This may come across as a mister-know-it-all answer, and I'm sorry for that, but ask yourself this: Who lets go and who controls?
If you see that there is no one letting go and no one controlling, you see that both instructions are wrong in a sense. They split the experience up between "you" and "the mind". The instructions "you let go" or "you control" are thus both incorrect. Of course, the teachers have to say it like this, because when putting things into words, you need a framework. If you can see behind this veil, by having some experience in meditation, you see you don't always know if it's letting go or controlling that happens in meditation. Take anger for example. Option one: Anger arises, if it is let go it go, it is replaced by kindness. Or option two: Anger arises, it is replaced by kindness, so it is let go. Who's to say what's what? It's not always so clear.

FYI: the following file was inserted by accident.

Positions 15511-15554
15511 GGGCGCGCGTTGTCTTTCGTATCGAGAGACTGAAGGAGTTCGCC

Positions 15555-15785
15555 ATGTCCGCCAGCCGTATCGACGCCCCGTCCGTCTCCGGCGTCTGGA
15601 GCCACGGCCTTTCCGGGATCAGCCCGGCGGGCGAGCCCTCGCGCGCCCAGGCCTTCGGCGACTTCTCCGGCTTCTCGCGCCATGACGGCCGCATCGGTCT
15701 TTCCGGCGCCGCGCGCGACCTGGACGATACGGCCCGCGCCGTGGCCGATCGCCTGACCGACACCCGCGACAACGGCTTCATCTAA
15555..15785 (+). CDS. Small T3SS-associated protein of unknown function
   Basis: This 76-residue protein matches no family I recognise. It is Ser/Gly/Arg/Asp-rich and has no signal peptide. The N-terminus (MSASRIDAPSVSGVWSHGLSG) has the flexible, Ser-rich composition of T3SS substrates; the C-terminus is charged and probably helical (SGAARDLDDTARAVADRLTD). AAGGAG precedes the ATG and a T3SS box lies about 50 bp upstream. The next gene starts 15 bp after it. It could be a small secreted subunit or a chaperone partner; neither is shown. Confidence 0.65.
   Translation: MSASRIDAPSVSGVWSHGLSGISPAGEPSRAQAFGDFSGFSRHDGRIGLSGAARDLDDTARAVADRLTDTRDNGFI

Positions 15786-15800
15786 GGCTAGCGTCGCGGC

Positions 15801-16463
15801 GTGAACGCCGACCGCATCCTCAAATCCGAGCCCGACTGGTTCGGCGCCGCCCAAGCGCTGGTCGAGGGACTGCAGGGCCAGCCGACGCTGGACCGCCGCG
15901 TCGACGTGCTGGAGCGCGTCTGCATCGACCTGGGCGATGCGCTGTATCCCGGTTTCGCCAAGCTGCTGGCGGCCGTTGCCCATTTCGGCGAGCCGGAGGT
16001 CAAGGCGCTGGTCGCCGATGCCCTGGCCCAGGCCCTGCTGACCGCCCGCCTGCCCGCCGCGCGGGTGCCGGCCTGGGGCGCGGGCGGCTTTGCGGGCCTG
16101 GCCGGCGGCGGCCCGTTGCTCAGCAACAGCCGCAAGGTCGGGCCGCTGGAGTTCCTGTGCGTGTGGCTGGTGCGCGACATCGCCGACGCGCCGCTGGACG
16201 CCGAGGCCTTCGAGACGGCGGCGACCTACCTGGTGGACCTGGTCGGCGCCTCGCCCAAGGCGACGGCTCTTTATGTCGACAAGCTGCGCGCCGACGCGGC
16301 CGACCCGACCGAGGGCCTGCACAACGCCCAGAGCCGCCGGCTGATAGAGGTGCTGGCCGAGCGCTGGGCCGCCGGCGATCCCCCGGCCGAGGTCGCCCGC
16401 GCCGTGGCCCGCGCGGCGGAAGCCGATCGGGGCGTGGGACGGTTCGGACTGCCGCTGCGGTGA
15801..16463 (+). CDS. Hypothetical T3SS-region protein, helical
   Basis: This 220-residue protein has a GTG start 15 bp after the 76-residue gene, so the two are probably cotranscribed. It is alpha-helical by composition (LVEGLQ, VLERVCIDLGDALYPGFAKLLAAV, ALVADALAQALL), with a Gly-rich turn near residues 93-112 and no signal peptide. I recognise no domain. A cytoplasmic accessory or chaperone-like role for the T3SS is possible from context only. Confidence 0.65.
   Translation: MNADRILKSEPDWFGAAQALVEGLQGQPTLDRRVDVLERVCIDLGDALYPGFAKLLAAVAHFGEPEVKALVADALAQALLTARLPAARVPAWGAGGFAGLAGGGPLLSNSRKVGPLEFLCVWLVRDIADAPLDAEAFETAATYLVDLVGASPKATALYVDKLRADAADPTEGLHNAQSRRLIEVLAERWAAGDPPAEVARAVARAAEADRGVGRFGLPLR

On the more conventional level, in my experience, usually when mindfulness is weak (so the hindrances are strong) it is useful to deliberately replace states of mind. This is at the level of course thoughts still. When mindfulness is stronger and thoughts are disappearing, it's better to not take deliberate action, because it will create too much restlessness. So the 'let go' instruction can be seen as a tool mainly for restlessness. Although in the end, it's all about letting go in a sense.
The Buddha instructed both ways. He said whoever makes letting go their object easily achieves samadhi. But he also gave more "taking control" instructions. Even thing like "crushing the mind". So he also said we should learn to be skillful enough to see how we should treat the mind. Sometimes we relate to it in one way, sometimes in another way.
At a certain point in meditation everything goes automatically and you forget about the instructions. But I dare to say that it is one of the most common problem preventing people from deep meditation: they don't stop interfering with the mind. So that's why Ajahn Brahm gives it so much importance.
I can't speak for the teachers, so this is only my view. They may agree or disagree. I know Ajahn Brahm also teaches some deliberate actions in the first stages of meditation. Don't know too much about Ajahn Sona.